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Which Woman is the Wicked Witch? Atwood’s Feminist Revision of Witch Hangings

By Catie Summers, V Form

Which Woman is the Wicked Witch? Atwood’s Feminist Revision of Witch Hangings

The inspiration for Margaret Atwood’s poem “Half-Hanged Mary” was drawn from Atwood’s ancestor Mary Webster. Yet, Atwood’s eerie portrayal of a seventeenth-century woman’s battle with death, inner demons, and societal norms is written with a punch of feminist revision. Throughout Atwood’s poem, “Half-Hanged Mary,” particularly in the third and fourth stanzas, the foundation of a true, yet uncanny, occurrence is laced with a feminist revision of the history in question: that of witch-hunting in the seventeenth-century America. 


Advice to a “Girl”–What I Wish I Knew

By Mary Hoffman, IV Form

Advice to a “Girl”–What I Wish I Knew

(Based on Jamaica Kincaid’s short story)

Always be aware of your surroundings; never ignore your gut feeling; when you don’t feel comfortable in a situation- leave; the police are always there to help; nothing good happens after midnight; learn from your mistakes; you deserve what you tolerate; treat people how you want to be treated; make your bed every morning, it teaches smart habits; clean your room; dress to impress, people will treat you better when you look nice whether that’s right or not; never slut shame- girls are supposed to support each other; friends and family are more important than romantic relationships; don’t gossip; don’t burn (more…)

Willing to Empathize with Another’s “Otherness”

By Hans Zhou, VI Form

Willing to Empathize with Another’s “Otherness”

“Come on, those chicks must be super proud to be portrayed that way,” a boy dismissively interrupted me during a class discussion while I was criticizing the eroticized female images in a magazine that objectifies women for commercial gains. Astonished and silenced, I could not believe what I had just heard. It was my first year in the United States. For a Chinese boy who longed for open-minded conversations in the United States, the all-male school atmosphere was not ideal. Identifying as a feminist only made things worse. I was publicly ridiculed for spreading “stupid feminism” and lacking masculinity. Admittedly frustrated, I was above all baffled. Why would people easily hold on to their prejudices without trying to listen to another perspective? (more…)

To Go Through Hell and Resurface

By Isabella Cruz-Nascimento, V Form

To Go Through Hell and Resurface

Crazy, insane, bipolar, OCD–all terms that have worked their way into colloquial language. Most people use them to describe themselves; “Oh my God, I am so OCD, I can’t handle messy rooms” is a sentence that could be heard regularly among teenagers. However, swap in a teen that genuinely displays compulsive behavior and the declarations turn into murmurs of, “What’s wrong with her?” “She needs to calm down,” “They need to medicate her already”.  Mental illness is inconsequential and intriguing, until one sees its effects in person. In a community like St. Mark’s, being diagnosed with a mental illness can be onerous, not only because of the rigorous environment, but also because of the burden of the connotations that come with having a diagnosis. In an environment that demands perfection, I sometimes feel branded as incapable of success because of my diagnosis. For the majority of the past two years I have kept my dishonorable secret closely guarded. I refuse to do that now. (more…)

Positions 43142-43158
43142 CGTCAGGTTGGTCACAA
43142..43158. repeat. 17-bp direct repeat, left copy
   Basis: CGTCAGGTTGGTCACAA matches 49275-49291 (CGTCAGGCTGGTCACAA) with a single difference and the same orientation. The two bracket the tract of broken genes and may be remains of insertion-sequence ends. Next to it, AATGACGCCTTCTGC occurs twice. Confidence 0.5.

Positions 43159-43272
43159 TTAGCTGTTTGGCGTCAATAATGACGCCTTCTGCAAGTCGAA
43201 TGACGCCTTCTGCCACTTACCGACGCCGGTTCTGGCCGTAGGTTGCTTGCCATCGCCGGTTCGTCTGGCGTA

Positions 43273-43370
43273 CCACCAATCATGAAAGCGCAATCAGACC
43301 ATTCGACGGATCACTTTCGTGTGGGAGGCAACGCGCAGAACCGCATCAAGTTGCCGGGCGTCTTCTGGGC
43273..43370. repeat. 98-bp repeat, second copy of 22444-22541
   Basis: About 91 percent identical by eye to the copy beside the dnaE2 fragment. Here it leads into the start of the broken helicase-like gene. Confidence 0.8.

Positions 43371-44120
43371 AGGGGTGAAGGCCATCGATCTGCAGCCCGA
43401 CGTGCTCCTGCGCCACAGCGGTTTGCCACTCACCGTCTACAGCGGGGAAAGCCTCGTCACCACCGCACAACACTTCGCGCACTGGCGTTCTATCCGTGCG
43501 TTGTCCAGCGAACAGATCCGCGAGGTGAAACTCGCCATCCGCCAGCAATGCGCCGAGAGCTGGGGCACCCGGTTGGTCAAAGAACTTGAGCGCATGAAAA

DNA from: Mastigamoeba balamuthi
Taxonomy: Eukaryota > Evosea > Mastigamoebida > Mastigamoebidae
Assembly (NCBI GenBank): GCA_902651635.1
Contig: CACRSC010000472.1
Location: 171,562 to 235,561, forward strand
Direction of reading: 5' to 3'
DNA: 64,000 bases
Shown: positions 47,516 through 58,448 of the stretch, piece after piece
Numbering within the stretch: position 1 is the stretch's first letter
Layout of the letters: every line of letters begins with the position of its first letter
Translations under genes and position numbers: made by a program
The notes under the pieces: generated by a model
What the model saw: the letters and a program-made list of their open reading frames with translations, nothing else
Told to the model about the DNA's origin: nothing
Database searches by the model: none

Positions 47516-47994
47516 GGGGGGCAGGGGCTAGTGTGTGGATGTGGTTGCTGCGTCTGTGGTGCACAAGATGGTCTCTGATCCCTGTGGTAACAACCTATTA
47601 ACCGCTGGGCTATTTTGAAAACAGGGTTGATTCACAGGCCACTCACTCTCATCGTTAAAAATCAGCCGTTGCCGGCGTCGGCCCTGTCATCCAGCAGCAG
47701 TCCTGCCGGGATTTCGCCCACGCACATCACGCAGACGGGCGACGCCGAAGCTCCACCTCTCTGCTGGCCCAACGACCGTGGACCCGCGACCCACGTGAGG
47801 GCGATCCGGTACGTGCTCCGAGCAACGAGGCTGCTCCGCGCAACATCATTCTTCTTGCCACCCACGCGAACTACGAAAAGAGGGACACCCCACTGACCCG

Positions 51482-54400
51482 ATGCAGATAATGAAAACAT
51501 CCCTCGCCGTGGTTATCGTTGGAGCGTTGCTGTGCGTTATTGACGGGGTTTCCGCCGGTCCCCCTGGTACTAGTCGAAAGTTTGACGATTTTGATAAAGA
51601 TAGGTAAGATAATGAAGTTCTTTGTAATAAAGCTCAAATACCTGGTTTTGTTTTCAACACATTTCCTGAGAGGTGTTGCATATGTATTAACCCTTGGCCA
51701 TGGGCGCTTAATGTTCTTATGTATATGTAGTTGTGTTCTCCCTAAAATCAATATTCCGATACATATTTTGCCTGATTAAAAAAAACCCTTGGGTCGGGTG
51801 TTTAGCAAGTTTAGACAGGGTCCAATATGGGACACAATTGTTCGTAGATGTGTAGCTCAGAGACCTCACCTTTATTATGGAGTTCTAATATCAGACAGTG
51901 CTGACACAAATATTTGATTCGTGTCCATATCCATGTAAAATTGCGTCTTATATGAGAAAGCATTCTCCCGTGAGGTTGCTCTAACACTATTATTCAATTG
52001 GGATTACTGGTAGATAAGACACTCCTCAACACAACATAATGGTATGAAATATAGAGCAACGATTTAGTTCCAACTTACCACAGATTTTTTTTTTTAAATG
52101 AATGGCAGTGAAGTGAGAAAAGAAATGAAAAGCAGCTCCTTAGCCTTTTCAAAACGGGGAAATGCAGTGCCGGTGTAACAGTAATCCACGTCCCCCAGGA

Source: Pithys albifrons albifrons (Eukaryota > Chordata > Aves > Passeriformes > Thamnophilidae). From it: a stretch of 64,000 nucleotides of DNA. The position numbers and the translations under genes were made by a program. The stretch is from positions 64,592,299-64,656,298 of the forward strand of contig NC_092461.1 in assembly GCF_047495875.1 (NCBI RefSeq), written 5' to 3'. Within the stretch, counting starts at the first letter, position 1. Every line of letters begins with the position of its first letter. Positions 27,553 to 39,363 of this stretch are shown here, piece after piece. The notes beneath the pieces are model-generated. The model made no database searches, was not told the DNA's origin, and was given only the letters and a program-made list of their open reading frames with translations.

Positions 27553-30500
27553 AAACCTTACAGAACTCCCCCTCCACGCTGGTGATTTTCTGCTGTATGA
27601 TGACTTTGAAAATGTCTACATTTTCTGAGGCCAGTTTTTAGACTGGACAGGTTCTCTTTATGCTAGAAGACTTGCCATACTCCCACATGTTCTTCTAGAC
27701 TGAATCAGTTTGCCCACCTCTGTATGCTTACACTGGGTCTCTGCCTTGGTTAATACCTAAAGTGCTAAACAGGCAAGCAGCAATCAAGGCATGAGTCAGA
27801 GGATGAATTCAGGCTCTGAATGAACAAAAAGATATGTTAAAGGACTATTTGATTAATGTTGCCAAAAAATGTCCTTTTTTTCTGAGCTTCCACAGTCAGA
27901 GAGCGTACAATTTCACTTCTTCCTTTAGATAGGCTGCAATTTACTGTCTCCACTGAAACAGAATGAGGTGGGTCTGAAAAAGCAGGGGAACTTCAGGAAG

“I Am” Poetry

By Miss Amanda Hultin, English & Religion Faculty, and Charlie Mosse, Gillian Yue, Cooper Giblin, Hailey Dubose, Peter Ackerman, & Mark Wang, IV Form

“I Am” Poetry

In the first days of school, there is much that I want to learn about my students. I ask them to write, “How can I be a good teacher for you?” “What do you want me to know about you as a student? As a person?” The answers are read only by me.

I also want my students to learn about each other and to begin creating the learning environment unique to each class. I assign the “I am” poem as an exercise in thinking, writing, and talking about (more…)

Female Value: Dead in the Ashes of McCarthy’s The Road

By Marissa Huggins, V Form

Female Value: Dead in the Ashes of McCarthy’s The Road

In a post-apocalyptic world, the way of survival is quite literally “every man for himself.” The few humans that survive the apocalypse are forced back to their primitive states of being and live in constant fear of death. Some survivors, known as “the bad guys,” change their perception of human life and become morally limitless with their methods of survival. The “bad guys” either kill or capture people, depending on the perceived threat or benefit. Thus, the post-apocalyptic world’s culture is one where everyone’s purpose is to sustain his or her own life. Unlike most of the survivors in McCarthy’s The Road, the father and son have a co-dependent relationship that often promotes their survival. While the father may have been upset that his wife killed herself, his wife was wise to end her life and escape her life of imprisonment. (more…)

Intersecting Struggles

By Brittany Bing, VI Form

Feminism: a word so heavy it often feels like an elephant in the room when mentioned amongst a group of people.
Feminism pisses people off. Feminists are supposed to be man haters and bra-burning idealists who think that women are superior to men. As ridiculous as the stereotype sounds, the true modern feminist doesn’t believe that women are inherently better than men. Unlike misogyny, feminism simply refers to one’s belief in the equality of the sexes. Of course, feminist ideals are exponentially more complex than just wanting equality. Over the summer, I explored these concepts in depth at the Independent School Gender Project held at the Hotchkiss School.

As a veteran conference attendee, I knew what to expect. ISGP is a small, all-women’s conference (more…)